The harvest is the gift that keeps on giving, and we find ourselves with too much of everything. Especially hot peppers.
I've already frozen lots of peppers, and I've made a gallon of brined (fermented) Hungarian yellow wax pepper chunks. Our jalapenos didn't do well this year (we had a long dry spell, and any gardener can tell you that watering is not equal to a good rain), but the Hungarian peppers and the Anaheims were prolific.
I still haven't figured out what to do with the yellow peppers (compost pile??), but roasting is the way to go with the Anaheims. They're the peppers used in dishes like chiles rellenos, and roasted Anaheims can also be diced into sauces, soups, rice, and other dishes. Their heat is quite mild (unlike the Hungarian peppers, which this year vie with the jalapenos for heat!).
We've found that the easiest, best way to roast a quantity of peppers is to use the grill. The fire needs to be quite hot.
Yesterday we roasted over three dozen peppers very quickly this way. You need to turn the peppers so they're charred all over. To freeze them, leave the skins on; when thawed, the peppers will peel easily for use in your recipe. To use right away, place the peppers immediately into a covered bowl or sturdy plastic bag and allow them to steam. When they're cool, slip the skins off.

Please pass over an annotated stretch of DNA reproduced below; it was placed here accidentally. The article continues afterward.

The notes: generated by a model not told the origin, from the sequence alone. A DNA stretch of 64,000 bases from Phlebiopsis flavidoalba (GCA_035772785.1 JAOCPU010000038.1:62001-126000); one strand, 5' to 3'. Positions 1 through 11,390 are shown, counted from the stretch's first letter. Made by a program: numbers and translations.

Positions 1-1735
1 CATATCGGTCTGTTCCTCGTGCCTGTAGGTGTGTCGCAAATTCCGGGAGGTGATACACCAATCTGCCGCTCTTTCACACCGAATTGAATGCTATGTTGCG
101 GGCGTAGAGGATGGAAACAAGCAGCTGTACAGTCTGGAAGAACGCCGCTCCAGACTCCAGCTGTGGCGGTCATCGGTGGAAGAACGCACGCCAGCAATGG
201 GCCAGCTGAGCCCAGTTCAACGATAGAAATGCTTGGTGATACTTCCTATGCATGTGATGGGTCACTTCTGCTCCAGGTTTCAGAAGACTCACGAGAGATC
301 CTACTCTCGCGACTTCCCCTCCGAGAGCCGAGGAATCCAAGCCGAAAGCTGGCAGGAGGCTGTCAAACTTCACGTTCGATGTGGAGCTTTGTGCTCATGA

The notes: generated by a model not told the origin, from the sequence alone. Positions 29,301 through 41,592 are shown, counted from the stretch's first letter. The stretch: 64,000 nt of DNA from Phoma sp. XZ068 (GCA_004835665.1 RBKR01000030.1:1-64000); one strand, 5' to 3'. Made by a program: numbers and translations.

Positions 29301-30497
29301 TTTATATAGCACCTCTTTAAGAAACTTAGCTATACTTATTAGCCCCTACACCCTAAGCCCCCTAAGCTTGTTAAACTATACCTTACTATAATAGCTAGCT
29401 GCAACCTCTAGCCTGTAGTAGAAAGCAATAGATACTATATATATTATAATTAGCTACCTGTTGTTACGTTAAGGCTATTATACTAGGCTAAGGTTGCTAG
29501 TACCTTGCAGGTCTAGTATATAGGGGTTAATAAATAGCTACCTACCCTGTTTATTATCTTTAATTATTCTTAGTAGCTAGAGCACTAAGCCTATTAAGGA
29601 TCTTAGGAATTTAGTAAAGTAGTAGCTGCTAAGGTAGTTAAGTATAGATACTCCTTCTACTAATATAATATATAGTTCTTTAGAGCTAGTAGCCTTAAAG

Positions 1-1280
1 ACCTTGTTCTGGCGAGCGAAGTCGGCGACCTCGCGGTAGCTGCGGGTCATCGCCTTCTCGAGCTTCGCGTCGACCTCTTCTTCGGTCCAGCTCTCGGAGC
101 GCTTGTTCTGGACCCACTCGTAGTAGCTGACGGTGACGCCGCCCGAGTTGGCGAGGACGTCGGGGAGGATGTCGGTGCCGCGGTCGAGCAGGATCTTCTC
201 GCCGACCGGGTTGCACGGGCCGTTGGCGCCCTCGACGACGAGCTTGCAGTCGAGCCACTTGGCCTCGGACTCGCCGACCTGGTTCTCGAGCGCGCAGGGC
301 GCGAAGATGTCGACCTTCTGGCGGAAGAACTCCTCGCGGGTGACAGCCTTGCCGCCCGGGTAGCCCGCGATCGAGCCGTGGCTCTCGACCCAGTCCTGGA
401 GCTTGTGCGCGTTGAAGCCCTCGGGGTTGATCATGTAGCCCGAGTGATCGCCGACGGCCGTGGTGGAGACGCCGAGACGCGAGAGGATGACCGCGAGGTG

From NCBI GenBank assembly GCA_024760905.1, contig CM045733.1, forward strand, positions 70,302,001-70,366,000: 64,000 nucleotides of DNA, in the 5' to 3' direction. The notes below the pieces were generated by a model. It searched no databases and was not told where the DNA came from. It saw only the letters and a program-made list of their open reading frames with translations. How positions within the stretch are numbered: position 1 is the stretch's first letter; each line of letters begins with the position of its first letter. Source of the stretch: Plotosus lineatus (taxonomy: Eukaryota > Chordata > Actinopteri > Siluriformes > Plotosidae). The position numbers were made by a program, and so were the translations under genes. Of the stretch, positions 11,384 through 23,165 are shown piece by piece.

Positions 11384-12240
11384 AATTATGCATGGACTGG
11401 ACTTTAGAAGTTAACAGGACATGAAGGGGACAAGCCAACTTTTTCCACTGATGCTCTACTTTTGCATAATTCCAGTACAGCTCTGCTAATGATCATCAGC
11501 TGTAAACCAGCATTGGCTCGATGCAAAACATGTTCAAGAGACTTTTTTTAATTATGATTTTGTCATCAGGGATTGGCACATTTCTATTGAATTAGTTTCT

We had a few poblanos (these are the peppers that when dried are known as ancho peppers), so we did those, too. They're a darker green, shaped something like a heart, and they're hotter than Anaheims, but they too make good chiles rellenos and add zest and flavor to other dishes. Bell peppers can also be roasted this way for use in many recipes.
If you don't want to fire up the grill, you can roast peppers by putting them under the broiler. They have to be watched carefully and turned. I line a baking sheet with aluminum foil to make clean-up easier.